Margaret Smith Residence

Margaret Smith

The Festival "Hotel" 1 - Margaret Smith Residence

About the Place

Festival Hotel at Margaret Smith Residence

Built in 2007, the Margaret Smith residence or, the Festival Hotel as it will be known for the duration of this year’s National Arts Festival, was named after an accomplished and remarkable scientist, Margaret Smith.
The following biography of Margaret M Smith is an excerpt from the booklet “The life and work of Margaret M Smith" (Anonymous 1982).

Mary Macdonald attended Rhodes University College in Grahamstown from 1934 to 1937. She was awarded her B.Sc. degree in 1936, majoring in physics and chemistry (with distinction), and became a senior demonstrator in chemistry in 1937, she also attended the Grahamstown Training College School of Music and obtained her U.T.L.M. for singing in 1936.

Mary Macdonald and J.L.B. Smith were married on the 14th April 1938 in Florida, Transvaal. Besides his professional interests in chemistry, J.L.B. Smith had since 1930 developed a keen interest in ichthyology, the study of fishes. His young wife soon became involved in his hobby and accompanied him on fishing trips and collecting expeditions. Eight months after their wedding they were presented with one of the outstanding scientific finds of the century – the living coelacanth, later named Latimeria chalumnae by J.L.B. Smith. From January to June 1939 the Smiths worked furiously on the description of this remarkable fish, and the manuscript was finally submitted to a scientific journal four days before their son William was born.

In 1946 the Department of Ichthyology was established at Rhodes University and J.L.B and Margaret Smith were able to devote all their energies to the production of an authoritative book on the sea fishes of southern Africa. One of their greatest problems was a lack of suitable illustrations. Margaret Smith, in typical pioneering style, took on the task. By sheer hard work, and without prior artistic training, she produced a fine series of colour paintings of our marine fishes. She later was recognised as one of the most accomplished fish illustrators in the world and she trained a host of new artists.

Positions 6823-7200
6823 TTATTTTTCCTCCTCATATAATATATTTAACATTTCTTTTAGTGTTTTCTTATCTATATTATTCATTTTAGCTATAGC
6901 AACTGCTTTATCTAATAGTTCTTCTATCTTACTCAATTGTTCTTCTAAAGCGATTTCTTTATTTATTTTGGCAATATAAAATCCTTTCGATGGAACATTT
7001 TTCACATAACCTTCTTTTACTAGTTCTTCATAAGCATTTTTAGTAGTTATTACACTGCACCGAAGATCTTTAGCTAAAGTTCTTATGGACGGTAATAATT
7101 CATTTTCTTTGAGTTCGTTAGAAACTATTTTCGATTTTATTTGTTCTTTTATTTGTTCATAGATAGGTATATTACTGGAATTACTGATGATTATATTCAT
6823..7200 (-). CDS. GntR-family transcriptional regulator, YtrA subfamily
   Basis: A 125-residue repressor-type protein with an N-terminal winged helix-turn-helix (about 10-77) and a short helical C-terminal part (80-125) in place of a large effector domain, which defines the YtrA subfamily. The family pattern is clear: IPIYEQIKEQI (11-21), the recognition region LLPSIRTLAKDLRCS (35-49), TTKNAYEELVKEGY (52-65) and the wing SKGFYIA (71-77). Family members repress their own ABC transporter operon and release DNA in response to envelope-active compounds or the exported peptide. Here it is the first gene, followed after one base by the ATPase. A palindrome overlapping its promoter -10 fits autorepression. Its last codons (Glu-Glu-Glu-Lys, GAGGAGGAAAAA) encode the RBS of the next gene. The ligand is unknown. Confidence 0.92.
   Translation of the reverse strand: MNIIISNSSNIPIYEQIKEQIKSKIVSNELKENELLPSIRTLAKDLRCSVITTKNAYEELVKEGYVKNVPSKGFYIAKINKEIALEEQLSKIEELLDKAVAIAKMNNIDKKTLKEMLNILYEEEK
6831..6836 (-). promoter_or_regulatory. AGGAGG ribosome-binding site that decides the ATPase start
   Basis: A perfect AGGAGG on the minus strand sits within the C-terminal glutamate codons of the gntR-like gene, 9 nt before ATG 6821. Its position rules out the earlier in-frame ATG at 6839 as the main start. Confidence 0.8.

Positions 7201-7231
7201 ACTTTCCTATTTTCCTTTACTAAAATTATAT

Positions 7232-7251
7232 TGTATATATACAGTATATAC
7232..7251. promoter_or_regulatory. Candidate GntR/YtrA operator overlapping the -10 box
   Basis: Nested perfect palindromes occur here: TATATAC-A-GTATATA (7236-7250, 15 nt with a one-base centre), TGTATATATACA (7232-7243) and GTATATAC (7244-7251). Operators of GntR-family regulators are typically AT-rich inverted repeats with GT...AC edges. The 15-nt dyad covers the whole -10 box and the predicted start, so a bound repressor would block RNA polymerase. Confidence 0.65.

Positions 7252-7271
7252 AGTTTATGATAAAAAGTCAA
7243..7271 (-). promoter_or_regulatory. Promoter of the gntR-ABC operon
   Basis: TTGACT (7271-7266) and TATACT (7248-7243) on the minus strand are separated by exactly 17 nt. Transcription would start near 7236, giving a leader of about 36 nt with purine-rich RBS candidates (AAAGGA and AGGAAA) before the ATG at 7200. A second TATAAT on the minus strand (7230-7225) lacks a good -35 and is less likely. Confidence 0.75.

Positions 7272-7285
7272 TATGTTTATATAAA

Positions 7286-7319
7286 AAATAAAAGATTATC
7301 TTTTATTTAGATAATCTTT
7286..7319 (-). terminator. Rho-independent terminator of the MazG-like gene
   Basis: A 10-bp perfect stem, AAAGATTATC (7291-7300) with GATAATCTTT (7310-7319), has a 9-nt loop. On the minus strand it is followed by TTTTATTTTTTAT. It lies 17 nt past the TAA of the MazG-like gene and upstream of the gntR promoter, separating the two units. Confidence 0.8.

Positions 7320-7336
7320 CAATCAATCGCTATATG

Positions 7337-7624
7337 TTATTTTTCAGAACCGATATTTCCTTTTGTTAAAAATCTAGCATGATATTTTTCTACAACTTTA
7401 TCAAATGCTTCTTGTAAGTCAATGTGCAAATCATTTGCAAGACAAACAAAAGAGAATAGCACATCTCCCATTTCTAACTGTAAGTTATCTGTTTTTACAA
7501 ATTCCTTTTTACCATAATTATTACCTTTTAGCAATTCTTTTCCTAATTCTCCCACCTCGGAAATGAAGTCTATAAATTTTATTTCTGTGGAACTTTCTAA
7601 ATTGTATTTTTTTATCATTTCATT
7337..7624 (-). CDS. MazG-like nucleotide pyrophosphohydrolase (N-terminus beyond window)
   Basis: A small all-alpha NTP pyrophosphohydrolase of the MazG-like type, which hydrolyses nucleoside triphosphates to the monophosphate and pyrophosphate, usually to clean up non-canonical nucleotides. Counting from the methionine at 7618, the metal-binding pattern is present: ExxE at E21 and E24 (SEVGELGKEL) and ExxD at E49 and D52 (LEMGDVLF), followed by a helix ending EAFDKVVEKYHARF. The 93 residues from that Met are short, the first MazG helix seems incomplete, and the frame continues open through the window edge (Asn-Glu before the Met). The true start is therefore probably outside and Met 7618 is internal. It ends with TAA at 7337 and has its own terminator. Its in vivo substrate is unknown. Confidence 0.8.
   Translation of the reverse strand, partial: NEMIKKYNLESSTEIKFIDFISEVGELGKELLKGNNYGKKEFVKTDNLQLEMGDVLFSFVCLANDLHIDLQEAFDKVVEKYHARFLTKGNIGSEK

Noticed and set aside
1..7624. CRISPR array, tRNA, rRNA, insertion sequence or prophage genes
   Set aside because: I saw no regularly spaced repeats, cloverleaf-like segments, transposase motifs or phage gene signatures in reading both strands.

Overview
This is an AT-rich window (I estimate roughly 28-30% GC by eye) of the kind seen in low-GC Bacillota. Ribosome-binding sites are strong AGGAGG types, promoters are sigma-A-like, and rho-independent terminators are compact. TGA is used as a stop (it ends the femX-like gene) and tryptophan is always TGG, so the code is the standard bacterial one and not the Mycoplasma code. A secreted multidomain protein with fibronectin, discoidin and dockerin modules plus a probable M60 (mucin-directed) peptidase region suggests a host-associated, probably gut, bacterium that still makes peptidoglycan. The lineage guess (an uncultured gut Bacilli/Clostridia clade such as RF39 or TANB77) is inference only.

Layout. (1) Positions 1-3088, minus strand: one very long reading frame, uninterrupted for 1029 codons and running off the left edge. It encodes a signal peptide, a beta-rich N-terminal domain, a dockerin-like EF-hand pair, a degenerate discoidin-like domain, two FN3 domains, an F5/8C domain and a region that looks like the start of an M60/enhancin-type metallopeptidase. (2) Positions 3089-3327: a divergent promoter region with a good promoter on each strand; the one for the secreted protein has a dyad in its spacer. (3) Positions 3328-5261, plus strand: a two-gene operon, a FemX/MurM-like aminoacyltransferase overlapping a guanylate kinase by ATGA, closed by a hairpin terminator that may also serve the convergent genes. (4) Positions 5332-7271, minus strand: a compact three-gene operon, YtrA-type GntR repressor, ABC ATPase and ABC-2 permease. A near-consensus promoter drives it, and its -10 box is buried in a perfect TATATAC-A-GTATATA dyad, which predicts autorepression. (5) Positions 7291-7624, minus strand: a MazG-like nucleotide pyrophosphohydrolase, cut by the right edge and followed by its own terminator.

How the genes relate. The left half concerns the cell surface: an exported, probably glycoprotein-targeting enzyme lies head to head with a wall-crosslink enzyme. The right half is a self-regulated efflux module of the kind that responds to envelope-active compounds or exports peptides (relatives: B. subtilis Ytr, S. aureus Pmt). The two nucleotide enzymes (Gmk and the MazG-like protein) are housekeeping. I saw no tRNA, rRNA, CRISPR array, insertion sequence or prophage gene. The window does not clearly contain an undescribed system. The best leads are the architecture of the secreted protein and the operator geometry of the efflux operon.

The Smiths mounted numerous fish collection expeditions to the coasts of South Africa and southern Mozambique from 1938 to 1949. The first edition of ‘The Sea Fishes of Southern Africa’ published in 1949, contained 685 illustrations (from a total of about 1320) by Margaret Smith, and was acclaimed worldwide.

A series of major expeditions was organised between 1951 and 1956. In addition to being a co-author, she produced a large number of figures, many of them in colour. One of her first major solo works was the description and illustration of the common marine fishes of South Africa in the “Ensiklopedie van die Wêreld”.

After the death of J.L.B. Smith in January 1968, Margaret Smith continued her ichthyological research in Grahamstown. At the end of 1968 the South African Council for Scientific and Industrial Research and Rhodes University decided to establish the J.L.B Smith Institute of Ichthyology. The task of supervising the transition from the old Department to the new Institute fell on Margaret and she was appointed the first director of the new Institute.
Margaret Smith served on the Senate and Faculty of Science of the University from 1968 to 1982 and was appointed an associate professor in 1980 and a full professor in 1981. On 30th April 1982 Margaret Smith retired as director.


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Last Modified: Tue, 09 Apr 2019 11:56:37 SAST